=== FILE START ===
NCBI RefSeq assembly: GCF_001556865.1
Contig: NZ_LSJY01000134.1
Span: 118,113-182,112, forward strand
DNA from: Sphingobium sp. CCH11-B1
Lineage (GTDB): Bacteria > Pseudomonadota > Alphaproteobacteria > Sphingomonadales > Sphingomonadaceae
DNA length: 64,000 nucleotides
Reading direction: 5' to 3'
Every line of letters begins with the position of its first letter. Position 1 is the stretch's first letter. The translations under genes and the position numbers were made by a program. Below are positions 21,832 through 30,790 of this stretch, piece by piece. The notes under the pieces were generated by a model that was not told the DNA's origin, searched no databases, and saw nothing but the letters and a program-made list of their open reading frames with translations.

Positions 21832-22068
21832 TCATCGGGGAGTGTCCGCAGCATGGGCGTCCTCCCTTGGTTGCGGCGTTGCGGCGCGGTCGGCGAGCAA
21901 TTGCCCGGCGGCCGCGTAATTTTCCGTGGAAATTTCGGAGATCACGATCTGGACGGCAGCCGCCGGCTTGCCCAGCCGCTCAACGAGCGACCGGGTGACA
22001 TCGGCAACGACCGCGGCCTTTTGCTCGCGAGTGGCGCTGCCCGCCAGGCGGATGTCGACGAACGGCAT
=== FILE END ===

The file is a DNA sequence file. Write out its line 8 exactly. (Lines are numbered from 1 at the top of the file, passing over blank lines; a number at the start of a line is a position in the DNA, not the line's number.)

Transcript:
Every line of letters begins with the position of its first letter. Position 1 is the stretch's first letter. The translations under genes and the position numbers were made by a program. Below are positions 21,832 through 30,790 of this stretch, piece by piece. The notes under the pieces were generated by a model that was not told the DNA's origin, searched no databases, and saw nothing but the letters and a program-made list of their open reading frames with translations.